Well. The doctor seemed very concerned about my wife’s mental wellbeing, and how hard it must be for her to be separated from the support structure of [redacted]. How she must be struggling at this difficult time! He said that while my commitment to the lockdown is commendable, it’s time to let it go. He said I should allow her to visit [redacted] if she needs to and maybe even have supper with them and sleepovers, and you know what? Why not let [redacted] come round to my house, because she clearly needs that. It’s not ideal, mate, and it goes against the government guidelines, but if I look the other way and just let her do whatever she wants, he’s sure she’ll treat me better. The lockdown could go on for a while, so I really ought to do whatever I can to keep her calm and stable and make life bearable.
I just looked at him. I didn’t know what to say. On telling him I’m being abused and I want out, his first instinct was to empathise with my abuser. Must be great to have people who have never even met you make excuses for your behaviour, eh?
He told me to focus on the positives – my care manager had said some very nice things about me, and I was clearly doing a wonderful job, so I should keep doing what I’m doing. In fact, he had no idea where I found the strength to keep going, so what a great guy I must be – which was kind of missing the reason I was sitting in his office.
‘But I’m at breaking point,’ I growled. ‘I don’t even know how I’m going to get to the end of today. I’ve been carrying too much for too long and I’m all used up. I’ve built a wall around my emotions so I can keep functioning, but it’s starting to crumble and the trickle is going to become a tsunami that’s going to wash everything away.’
He asked if I was suicidal or thinking of killing the kids, so I reassured him I wasn’t.
As time was getting on, he said, ‘Well, mate, what would you like me to do for you? I mean, what do you want to get out of this appointment?’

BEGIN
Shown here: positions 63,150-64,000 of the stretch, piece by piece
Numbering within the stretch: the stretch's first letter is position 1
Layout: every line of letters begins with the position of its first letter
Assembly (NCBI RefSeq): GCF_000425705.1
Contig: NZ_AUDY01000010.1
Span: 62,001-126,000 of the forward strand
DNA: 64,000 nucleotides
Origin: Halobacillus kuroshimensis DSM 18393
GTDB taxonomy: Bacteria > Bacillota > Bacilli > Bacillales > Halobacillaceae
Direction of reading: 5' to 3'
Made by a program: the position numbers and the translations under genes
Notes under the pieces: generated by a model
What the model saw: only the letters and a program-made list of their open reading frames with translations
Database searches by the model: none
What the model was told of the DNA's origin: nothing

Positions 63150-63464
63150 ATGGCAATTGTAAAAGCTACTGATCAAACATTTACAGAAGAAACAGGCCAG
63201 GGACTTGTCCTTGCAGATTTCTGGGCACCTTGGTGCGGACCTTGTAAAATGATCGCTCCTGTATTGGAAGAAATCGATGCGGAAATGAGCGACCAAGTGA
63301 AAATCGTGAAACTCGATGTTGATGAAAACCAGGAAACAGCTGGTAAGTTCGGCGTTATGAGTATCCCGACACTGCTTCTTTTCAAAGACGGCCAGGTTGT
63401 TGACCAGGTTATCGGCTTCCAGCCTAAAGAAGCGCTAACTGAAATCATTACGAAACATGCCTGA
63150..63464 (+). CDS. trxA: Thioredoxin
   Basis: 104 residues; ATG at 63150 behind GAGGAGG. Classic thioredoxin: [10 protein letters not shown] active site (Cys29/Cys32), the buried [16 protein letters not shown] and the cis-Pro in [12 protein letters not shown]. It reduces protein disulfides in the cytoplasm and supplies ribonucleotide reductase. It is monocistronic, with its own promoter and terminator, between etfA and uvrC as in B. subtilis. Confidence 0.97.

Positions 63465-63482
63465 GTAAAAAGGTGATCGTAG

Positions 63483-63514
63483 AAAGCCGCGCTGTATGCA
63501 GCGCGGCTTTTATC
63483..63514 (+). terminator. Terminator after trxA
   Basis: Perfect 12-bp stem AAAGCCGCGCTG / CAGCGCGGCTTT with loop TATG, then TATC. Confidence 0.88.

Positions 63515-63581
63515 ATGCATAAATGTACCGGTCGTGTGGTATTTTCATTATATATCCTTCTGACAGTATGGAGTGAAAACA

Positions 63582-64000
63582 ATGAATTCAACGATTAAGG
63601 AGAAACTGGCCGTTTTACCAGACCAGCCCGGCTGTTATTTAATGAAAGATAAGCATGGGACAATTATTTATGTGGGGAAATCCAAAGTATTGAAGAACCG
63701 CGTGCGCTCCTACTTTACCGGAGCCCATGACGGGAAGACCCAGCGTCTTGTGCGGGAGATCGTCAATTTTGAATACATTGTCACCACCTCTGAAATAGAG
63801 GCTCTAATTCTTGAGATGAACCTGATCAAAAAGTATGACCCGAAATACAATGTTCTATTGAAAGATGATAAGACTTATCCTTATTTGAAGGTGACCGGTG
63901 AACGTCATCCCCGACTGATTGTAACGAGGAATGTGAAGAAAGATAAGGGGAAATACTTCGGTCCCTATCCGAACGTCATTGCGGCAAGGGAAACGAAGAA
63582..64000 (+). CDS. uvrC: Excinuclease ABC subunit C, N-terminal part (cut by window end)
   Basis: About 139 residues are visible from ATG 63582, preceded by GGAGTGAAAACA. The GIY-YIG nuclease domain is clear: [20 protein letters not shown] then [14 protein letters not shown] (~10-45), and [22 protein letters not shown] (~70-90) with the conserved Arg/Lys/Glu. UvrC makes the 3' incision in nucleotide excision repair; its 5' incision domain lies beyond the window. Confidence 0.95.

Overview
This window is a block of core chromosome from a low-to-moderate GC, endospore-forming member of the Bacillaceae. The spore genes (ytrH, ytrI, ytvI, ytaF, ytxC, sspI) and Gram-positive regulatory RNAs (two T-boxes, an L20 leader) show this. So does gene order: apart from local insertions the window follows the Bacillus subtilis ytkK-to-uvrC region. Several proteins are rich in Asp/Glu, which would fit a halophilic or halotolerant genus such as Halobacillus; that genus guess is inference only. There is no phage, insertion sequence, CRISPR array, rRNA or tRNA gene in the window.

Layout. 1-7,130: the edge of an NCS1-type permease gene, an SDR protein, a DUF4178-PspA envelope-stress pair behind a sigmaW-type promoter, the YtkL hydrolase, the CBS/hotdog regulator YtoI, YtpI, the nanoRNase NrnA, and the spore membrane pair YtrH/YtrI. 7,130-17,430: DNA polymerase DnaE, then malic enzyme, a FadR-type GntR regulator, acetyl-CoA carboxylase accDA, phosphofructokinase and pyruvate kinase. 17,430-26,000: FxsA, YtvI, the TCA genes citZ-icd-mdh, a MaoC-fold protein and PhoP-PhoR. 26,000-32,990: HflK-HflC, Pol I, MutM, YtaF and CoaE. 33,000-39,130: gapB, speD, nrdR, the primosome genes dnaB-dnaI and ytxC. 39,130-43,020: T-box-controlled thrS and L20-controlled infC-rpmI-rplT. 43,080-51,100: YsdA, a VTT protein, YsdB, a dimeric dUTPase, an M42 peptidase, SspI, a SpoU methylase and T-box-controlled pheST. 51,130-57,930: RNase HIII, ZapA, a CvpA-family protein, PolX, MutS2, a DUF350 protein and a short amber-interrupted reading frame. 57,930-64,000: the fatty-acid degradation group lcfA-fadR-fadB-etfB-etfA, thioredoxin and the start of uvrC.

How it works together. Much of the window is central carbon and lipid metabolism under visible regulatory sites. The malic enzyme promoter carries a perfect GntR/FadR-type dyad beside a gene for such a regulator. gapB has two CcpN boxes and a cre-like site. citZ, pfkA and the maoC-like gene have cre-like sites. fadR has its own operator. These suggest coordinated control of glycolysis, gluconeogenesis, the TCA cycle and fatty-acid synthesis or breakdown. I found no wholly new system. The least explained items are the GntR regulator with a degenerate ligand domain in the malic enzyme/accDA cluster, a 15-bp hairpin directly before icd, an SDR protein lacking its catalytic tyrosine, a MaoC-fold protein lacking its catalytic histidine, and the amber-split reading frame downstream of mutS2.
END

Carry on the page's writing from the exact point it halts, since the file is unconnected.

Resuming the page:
I hate that question. You’re the doctor, you’re the specialist, I’ve come to you for help so you tell me.
‘I could give you some pills that might make it easier, but you’re already on two lots of pills and I think it’s helped to talk it through. I think you’re doing the right thing, mate. Your support workers can be the eyes on the ground and can feed back what’s happening, so stay strong for your children, mate, because they’re the most important thing in all this, and keep doing what you’re doing.’
And then he sent me home to the abuser, with the salutary lesson that I should use the strength I no longer have to appease my abuser so she abuses me less.
I guess I was expecting something more. Like, isn’t the message we give people that if they’re being abused, whether physically, emotionally or psychologically, they need to tell someone? It takes a lot to admit that the partner you love is also subjecting you to controlling, threatening, bullying and coercive behaviour, especially when you’re a man who outweighs his wife by several stones. You have to overcome guilt, shame, denial; you feel disloyal; you blame yourself; you make excuses; you’re afraid of the repercussions of speaking out; you doubt yourself; you pretend it isn’t that bad; you never stop hoping that things will get better; and just when they’ve got you at breaking point, and you’re ready to walk out, they start being nice and mess with your head. And worst of all, you still fucking love them.
To go through all of that, to finally have the courage to speak out, and have people shrug their shoulders and say, ‘Best not to piss her off then,’ and ‘We could do something for you…if you were a woman’…surely men deserve better than that, don’t we?
Don’t let the words that have been spinning around my head serve as a testament for male victims of domestic abuse: ‘I told them. I told everybody. I told them, and they DON’T CARE!’